On April 8th, a new piece of legislation was proposed in North Carolina, which industry watchers see as being a blatant attempt by an incumbent (Time Warner Cable) to prevent competition by removing municipal broadband projects, including any that might be funded by federal stimulus money.
“The bill, ironically titled Level Playing Field (SB1004/HB1252), seeks to punish municipal networks by requiring regulations, redirecting city tax revenues, auditing and reporting requirements [sic] driving up the costs of operating and offering a communications service. Time Warner wants to restrict competition and ensure the continuation of a scarcity of bandwidth, rather than face an abundance of service options for consumers,” writes mobililty blogger Debi Jones.
The bill’s current wording says that it is an act “to regulate competition between local government and private business by requiring cities that provide communications service to the public to comply with laws applicable to private providers, to establish separate enterprise funds, to not cross-subsidize communications service with other governmental funds, to impute the costs that would be incurred by private providers, to annually remit to the city’s general fund the costs that would be incurred by private providers, and to prepare an annual audit of competitive activities.”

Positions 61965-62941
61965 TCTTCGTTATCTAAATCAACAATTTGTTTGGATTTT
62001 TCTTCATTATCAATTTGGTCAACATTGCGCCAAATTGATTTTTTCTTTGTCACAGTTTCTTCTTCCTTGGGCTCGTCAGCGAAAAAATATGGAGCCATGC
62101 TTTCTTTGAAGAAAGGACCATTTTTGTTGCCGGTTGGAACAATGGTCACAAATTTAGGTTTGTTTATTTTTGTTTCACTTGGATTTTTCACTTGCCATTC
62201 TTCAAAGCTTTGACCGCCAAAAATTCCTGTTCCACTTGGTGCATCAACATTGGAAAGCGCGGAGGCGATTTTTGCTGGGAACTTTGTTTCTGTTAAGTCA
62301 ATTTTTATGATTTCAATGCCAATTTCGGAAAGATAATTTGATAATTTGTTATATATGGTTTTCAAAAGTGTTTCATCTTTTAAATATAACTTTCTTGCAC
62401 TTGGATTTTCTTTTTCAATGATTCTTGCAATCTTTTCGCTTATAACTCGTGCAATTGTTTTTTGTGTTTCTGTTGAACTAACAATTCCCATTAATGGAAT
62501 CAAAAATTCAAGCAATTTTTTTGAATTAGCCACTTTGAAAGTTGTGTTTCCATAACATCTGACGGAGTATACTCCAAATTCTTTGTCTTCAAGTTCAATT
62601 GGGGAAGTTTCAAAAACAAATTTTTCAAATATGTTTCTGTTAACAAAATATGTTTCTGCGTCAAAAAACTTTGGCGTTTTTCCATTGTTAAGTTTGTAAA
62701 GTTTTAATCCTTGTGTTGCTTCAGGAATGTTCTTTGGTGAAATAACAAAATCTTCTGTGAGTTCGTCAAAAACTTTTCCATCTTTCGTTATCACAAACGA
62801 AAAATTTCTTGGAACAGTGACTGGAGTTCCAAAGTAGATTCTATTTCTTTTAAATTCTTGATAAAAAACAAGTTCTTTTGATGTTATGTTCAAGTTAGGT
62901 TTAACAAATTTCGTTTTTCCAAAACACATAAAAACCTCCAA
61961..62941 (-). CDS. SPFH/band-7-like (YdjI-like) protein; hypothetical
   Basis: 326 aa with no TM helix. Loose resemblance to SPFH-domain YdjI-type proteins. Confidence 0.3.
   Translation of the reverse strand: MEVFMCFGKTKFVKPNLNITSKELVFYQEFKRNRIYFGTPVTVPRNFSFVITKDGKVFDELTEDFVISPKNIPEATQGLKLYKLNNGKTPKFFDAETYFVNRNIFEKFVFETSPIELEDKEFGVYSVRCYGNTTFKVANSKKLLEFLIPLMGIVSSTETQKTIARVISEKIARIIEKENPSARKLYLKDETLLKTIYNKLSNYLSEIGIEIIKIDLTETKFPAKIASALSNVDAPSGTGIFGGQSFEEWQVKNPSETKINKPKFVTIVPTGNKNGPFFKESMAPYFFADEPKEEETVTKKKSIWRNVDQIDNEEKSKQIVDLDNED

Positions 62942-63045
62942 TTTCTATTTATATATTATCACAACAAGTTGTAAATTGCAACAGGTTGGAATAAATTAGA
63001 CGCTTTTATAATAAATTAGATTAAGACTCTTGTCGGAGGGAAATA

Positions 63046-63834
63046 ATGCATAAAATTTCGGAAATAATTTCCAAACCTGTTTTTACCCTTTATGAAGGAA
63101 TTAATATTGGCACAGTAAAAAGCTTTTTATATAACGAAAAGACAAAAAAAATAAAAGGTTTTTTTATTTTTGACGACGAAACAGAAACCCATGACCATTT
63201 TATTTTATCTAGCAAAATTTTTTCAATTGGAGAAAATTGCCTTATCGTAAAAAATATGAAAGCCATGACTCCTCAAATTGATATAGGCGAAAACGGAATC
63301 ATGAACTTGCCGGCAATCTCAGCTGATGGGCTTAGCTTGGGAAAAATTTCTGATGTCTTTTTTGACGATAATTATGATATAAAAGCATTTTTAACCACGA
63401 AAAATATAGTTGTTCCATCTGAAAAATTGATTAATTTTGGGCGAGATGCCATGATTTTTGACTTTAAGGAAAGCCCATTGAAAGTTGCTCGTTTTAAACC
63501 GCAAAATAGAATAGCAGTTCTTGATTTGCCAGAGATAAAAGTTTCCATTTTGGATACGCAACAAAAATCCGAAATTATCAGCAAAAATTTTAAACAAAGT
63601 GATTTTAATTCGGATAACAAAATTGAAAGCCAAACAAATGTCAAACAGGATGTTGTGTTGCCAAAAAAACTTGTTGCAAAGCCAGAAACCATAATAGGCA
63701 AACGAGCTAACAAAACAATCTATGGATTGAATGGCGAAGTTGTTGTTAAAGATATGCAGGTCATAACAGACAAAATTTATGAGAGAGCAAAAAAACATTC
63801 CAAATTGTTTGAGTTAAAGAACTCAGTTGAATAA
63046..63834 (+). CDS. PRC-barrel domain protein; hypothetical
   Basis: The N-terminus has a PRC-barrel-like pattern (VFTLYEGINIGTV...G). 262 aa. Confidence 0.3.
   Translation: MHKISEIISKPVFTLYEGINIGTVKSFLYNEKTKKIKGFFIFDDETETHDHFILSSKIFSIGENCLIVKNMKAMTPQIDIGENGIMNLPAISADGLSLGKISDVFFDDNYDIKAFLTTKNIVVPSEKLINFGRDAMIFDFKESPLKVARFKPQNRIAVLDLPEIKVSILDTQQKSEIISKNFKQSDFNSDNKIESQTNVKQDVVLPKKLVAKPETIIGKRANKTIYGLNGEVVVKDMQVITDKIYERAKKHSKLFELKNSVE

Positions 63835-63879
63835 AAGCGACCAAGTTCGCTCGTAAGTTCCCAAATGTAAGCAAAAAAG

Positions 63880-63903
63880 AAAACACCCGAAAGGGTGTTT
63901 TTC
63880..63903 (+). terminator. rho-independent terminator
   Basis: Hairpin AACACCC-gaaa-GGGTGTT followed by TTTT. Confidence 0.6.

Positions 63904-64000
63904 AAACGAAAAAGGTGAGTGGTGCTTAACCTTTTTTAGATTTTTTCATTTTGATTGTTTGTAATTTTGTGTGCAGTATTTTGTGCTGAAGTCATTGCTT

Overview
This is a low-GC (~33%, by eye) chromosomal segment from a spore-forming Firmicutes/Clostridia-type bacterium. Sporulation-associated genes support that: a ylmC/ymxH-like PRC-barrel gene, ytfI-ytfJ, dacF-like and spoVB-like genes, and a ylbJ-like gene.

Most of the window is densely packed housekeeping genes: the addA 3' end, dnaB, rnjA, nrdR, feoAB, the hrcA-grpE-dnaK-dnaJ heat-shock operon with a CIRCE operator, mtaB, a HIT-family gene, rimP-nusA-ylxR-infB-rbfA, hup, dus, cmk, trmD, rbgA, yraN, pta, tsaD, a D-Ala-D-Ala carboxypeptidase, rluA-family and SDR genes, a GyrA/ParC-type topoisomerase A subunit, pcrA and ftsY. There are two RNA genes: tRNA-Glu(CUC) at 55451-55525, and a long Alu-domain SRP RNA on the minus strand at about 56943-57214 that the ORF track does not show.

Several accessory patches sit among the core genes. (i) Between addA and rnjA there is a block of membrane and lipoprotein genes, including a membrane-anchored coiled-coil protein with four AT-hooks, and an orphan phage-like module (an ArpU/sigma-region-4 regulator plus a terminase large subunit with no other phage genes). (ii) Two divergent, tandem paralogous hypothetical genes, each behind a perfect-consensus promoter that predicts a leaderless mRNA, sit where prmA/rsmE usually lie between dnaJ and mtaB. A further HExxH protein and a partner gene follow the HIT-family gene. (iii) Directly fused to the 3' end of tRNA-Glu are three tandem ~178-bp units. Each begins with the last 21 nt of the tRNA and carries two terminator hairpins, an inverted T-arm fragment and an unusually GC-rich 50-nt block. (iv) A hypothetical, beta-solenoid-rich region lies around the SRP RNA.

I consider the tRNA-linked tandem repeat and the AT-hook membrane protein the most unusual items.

Although it does not mention Wi-Fi by name, it’s no coincidence that several communities in North Carolina–within Time Warner’s service areas–have developed successful muni-Wi-Fi networks to provide residents with affordable broadband.
“Wilson is [a] small town in eastern NC that got mad as hell at the high price of pitiful service TWC offers and decided they weren’t going to take it any more. They built their own network and its success has become the lightening rod [sic] for TWC’s legislative bid to kill muni broadband in the state,” writes Craig Settles, author of Fighting the Good Fight for Municipal Wireless (2005) at his blog.